this number to report information in confidence. All information collected
will be shared with USADA. We urge the USOC and USADA to set up similar
- Hire a private investigator. USA Track & Field has written to the USOC
and USADA and urged them to hire a private investigator who would get inside
our sport and other Olympic sports and develop intelligence concerning who
is cheating, how they are cheating, and who is supplying them. This could
include attempts by the investigator to obtain so-called designer
steroids and pass them along to USADA and other testing authorities. The
investigator should also cooperate with counterparts at the professional
sports leagues and with governmental authorities in circumstances where the
distribution of the substances is contrary to Federal and/or state laws. We
believe that this is best approached on a multi-sport basis, but will
explore launching this initiative ourselves if neither the USOC nor USADA go
forward with it.
- Organize Zero Tolerance Anti-Cheating Seminars. USA Track & Field is
moving forward with plans to work with other NGBs to hold seminars aimed at
collecting information from former cheaters who are willing to identify how
they cheated or facilitated cheaters. All information collected will be
shared with USADA.
- Increase Penalties for athletes found guilty. USA Track & Field will
explore the legality under the Amateur Sports Act of increasing the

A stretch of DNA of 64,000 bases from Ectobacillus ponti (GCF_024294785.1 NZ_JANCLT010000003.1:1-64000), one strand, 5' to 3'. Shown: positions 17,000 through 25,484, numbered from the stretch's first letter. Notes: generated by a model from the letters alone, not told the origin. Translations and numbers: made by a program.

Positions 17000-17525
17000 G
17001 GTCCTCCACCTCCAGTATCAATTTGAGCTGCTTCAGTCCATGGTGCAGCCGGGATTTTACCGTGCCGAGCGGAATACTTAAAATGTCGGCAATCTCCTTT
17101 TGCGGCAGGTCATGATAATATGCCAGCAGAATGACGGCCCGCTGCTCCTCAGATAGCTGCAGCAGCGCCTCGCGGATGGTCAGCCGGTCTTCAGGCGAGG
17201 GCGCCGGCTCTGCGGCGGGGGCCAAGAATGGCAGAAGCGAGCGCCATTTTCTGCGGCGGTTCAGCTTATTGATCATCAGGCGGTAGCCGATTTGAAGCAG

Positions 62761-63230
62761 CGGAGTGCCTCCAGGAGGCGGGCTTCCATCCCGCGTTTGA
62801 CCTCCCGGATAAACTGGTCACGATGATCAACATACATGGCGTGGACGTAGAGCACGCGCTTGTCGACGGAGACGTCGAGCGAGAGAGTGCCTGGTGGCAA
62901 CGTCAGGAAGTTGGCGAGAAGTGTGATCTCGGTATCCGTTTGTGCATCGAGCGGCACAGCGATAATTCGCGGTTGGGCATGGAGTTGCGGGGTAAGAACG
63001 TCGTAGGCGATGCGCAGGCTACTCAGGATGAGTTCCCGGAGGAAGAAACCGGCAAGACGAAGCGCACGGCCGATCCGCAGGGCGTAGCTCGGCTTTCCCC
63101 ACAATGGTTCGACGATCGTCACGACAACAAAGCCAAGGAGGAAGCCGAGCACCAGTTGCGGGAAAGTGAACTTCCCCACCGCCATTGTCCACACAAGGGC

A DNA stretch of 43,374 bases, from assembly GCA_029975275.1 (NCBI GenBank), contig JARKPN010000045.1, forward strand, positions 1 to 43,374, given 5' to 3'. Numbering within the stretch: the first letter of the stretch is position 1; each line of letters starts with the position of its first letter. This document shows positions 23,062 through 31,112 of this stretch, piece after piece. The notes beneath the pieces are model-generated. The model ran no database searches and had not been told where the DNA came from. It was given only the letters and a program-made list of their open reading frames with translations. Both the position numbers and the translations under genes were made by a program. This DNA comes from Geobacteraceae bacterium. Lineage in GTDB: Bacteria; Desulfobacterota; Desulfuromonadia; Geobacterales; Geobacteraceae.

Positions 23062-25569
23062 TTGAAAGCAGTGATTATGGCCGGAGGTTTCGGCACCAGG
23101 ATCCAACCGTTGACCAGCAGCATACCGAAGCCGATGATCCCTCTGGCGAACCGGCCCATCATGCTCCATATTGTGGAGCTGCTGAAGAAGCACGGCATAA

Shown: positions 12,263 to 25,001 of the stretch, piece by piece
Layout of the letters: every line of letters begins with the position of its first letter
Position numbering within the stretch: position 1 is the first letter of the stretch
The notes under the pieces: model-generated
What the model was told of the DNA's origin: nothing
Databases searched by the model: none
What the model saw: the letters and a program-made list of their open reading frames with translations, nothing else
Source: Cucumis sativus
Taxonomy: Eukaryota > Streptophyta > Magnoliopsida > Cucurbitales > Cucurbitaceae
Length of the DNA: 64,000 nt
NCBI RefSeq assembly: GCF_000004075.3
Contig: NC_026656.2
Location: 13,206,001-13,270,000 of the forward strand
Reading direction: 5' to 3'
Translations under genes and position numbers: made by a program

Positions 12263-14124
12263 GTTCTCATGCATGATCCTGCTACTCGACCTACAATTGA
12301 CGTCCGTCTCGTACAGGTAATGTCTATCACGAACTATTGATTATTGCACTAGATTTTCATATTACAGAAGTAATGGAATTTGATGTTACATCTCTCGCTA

penalties for athletes convicted of doping violations. This could include
lifetime bans for first steroid offenses.
- Impose fines against athletes found guilty. In addition to any warnings or
suspensions imposed by USATF and IAAF rules, USATF will launch a program to
fine guilty athletes. Those convicted of stimulant positives will be fined
up to $10,000. Those convicted of offenses involving a two-year ban
(including, for example, steroids or amphetamines) will be fined up to
$100,000. All fines collected will be used for anti-doping research,
education, and investigation.
- Punish Coaches of athletes found guilty. USA Track & Field will create
a program to ban the coaches of athletes who test positive from our sport.
In addition, the coaches will be fined up to $100,000, will not be eligible
to be the coach of a U.S. Team, and will not be eligible for any USATF
The vast majority of our athletes and coaches are living by the rules and